What the media is saying about the Golden Knights acquiring Max Pacioretty from the Montreal Canadiens:
Andew Berkshire, The SportsNet.ca
(Tomas) Tatar wasn’t a fit on Vegas’ roster, though despite their fairy tale run to the Stanley Cup Final I fail to see how it’s possible a player of Tatar’s caliber can be scratched for Ryan Reaves (no disrespect to Reaves).
The Golden Knights chose to move on from James Neal in free agency and brought in Paul Stastny to add to their center depth. In making this trade, they have now replaced Neal with the same type of player, one who comes with a lower salary for at least one season.
Neal is a very good player and should fit well in Calgary, but he is far more one-dimensional than Pacioretty. While Pacioretty is a first-line forward any way you slice it, Neal is a first-line forward offensively, and a good third-liner defensively and in transition up the ice.
Since Vegas was given both the pick used to take Suzuki and the second-round draft pick in this trade for non-roster considerations, they essentially moved picks to upgrade their left winger after already upgrading at centre. Put together, this is a slick bit of maneuvering by general manager George McPhee.
Barry Petchesky, Deadspin
Even if it’s a decent haul, it could have and would have been heftier if not for the fact that everyone in hockey knew Pacioretty wanted out of Montreal, and that there was just about zero chance the Habs were ever going to re-sign him. The Canadiens and GM Marc Bergevin somehow spent a year driving down their own leverage ahead of a trade that was always going to happen, and even if Suzuki pans out, that has to color any analysis of this deal. …
With a series of big trades of disgruntled players, the Canadiens have not, on the whole, gotten that much younger, or even particularly cheaper. They obviously have not gotten better. They are spinning their wheels and only getting more enmired. Do they still think Bergevin is capable of getting them out of this muck?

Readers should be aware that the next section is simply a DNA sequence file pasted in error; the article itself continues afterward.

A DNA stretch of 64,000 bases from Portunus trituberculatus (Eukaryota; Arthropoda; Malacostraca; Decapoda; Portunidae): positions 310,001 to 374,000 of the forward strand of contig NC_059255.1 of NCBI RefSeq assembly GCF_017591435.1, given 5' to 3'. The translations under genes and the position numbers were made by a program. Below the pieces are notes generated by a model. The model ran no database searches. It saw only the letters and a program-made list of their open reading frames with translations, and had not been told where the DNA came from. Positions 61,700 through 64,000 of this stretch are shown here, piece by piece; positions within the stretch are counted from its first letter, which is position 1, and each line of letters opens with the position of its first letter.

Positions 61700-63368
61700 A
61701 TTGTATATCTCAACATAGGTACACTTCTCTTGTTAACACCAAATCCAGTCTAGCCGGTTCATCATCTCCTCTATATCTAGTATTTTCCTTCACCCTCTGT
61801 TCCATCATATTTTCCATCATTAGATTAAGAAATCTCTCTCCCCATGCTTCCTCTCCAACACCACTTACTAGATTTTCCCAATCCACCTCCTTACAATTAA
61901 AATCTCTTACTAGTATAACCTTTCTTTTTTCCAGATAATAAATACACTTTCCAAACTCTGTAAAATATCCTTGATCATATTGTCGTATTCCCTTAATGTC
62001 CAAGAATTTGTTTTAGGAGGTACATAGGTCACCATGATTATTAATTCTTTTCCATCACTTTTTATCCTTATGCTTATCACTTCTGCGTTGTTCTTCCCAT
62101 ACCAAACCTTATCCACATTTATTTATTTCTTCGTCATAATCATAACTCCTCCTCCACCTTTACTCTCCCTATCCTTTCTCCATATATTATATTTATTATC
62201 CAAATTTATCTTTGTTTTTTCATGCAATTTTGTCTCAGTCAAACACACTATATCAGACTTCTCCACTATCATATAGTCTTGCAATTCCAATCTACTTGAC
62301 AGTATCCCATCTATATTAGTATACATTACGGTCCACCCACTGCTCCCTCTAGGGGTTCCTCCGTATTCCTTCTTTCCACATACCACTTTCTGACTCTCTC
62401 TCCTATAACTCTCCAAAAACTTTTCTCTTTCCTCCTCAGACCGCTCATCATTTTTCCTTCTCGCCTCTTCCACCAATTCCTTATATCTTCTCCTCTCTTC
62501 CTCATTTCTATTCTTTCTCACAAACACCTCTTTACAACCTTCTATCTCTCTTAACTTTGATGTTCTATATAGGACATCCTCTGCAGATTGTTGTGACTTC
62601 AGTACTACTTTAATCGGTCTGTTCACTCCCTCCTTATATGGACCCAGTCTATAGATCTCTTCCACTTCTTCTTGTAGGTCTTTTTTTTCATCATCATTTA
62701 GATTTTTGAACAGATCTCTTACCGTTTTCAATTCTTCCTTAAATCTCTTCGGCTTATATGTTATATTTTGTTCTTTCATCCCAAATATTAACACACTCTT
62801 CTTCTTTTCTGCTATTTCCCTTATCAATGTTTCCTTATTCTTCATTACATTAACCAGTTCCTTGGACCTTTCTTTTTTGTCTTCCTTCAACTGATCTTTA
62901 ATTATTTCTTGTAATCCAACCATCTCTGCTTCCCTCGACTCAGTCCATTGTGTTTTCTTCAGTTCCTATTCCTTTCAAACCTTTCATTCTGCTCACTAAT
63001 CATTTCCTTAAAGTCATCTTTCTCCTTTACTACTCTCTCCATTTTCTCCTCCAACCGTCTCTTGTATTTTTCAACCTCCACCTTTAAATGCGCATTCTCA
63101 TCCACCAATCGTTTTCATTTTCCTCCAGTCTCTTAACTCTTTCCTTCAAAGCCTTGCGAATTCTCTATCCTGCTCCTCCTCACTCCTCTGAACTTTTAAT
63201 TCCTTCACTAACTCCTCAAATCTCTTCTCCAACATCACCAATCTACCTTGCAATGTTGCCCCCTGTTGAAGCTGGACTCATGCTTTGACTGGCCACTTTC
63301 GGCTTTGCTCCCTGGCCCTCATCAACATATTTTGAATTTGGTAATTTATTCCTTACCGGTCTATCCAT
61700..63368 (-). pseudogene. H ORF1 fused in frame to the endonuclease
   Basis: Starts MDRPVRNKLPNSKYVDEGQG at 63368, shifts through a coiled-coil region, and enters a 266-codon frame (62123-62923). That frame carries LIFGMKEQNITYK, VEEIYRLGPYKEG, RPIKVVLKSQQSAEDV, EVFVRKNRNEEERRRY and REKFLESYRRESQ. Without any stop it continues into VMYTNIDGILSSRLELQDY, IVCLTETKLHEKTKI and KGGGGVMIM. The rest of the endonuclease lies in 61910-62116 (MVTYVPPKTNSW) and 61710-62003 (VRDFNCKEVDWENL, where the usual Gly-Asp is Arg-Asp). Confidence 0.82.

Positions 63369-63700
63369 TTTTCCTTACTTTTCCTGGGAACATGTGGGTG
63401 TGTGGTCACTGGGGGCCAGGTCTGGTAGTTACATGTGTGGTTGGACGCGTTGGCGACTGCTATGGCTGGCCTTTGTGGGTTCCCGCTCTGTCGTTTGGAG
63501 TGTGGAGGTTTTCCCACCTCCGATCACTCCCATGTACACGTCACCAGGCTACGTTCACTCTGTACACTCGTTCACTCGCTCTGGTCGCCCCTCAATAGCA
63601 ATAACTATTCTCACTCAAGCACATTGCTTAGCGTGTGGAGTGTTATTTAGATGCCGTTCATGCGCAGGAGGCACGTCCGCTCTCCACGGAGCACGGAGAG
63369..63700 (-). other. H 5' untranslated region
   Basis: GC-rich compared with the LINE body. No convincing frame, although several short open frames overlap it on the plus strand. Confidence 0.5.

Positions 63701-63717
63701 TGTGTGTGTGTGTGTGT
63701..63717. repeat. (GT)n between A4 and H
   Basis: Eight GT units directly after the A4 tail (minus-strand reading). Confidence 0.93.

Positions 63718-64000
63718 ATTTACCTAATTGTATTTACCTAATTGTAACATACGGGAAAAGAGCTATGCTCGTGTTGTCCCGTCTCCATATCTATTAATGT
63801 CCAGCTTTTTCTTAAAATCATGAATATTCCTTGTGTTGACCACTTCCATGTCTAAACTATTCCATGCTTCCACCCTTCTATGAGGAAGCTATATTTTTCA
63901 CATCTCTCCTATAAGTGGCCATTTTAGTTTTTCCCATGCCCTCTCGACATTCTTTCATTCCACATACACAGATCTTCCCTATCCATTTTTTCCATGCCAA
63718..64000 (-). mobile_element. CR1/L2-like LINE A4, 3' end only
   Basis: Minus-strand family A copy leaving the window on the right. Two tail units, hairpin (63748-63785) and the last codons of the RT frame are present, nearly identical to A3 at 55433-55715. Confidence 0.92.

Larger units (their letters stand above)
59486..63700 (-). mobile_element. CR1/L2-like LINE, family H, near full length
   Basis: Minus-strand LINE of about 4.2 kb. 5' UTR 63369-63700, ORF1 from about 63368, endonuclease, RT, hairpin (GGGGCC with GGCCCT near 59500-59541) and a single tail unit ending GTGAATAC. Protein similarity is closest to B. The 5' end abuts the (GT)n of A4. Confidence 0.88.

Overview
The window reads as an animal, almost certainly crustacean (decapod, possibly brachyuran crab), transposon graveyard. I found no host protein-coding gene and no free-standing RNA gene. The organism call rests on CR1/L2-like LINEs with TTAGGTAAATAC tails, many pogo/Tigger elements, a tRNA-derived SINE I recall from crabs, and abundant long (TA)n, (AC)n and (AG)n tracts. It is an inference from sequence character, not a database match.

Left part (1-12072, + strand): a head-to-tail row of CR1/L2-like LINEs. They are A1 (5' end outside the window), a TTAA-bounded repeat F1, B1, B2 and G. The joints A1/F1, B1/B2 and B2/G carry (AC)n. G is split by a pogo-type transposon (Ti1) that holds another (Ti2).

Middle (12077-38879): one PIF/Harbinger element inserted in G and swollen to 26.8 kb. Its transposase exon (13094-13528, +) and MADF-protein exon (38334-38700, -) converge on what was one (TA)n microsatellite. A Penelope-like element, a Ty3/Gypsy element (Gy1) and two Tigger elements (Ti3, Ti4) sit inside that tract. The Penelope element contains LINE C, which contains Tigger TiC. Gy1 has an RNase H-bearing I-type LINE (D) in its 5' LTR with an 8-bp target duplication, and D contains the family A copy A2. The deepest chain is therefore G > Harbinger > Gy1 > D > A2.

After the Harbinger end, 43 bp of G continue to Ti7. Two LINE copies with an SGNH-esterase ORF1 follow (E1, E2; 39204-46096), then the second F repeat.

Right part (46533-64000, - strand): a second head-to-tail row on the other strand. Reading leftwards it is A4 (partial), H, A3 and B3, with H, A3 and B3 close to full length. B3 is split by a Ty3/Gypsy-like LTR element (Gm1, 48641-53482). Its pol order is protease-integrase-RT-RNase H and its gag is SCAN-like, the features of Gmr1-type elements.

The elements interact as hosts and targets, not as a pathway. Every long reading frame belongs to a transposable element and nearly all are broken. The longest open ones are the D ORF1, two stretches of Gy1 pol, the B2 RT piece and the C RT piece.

Scott Cullen, The Sports Network
Vegas has to be happy with their end of the deal. They got out from under the Tatar contract, which isn’t terrible, but it was for someone who didn’t fit at all with that team, so making a quick decision on it is probably for the best, especially since it yielded Pacioretty, an elite scoring winger coming off a bad year.
… Montreal painted themselves into a corner with Pacioretty – shopping him around the league, unsuccessfully, when it was clear that they wouldn’t sign him to an extension – and, not surprisingly, that didn’t leave them in a good spot to maximize a return. … Of course, it’s probably a couple of seasons before those players are ready to make an impact in the league, so the times could be tough in Montreal for a while.
Michael Traikos, Calgary Sun
Golden Knights GM George McPhee should receive a lot of credit. Just because Vegas reached the final last season does not mean that the team was guaranteed to pull off a similar result with the same players in Year 2.
This team, even with minute-munching defenceman Nate Schmidt missing the first 20 games because of a drug suspension, looks a lot better on paper than it did a year ago. Part of that is because we now know what players such as Karlsson and Erik Haula are made of. But the bigger reason is that Vegas didn’t sit back this summer.
… The Golden Knights might not be able to catch opponents off guard or rally behind a shared sense of rejection. But after a summer where they grabbed a top-line centre and a top-line winger, it’s clear the show is just getting started.
Pete Blackburn, CBS Sports
It’s hard to imagine that the Canadiens weren’t willing to match what Vegas offered in terms of years and money on the extension, which seems to suggest that Pacioretty wasn’t super interested in sticking around with the Habs. However, it’s worth noting that the lack of state tax in Nevada could’ve been a selling point for Pacioretty, whereas the taxes in Quebec are significantly less appealing.
In any case, the Golden Knights’ deal for Pacioretty looks significantly better knowing that he wont be a half-season rental, even more so when you consider that the terms are very agreeable.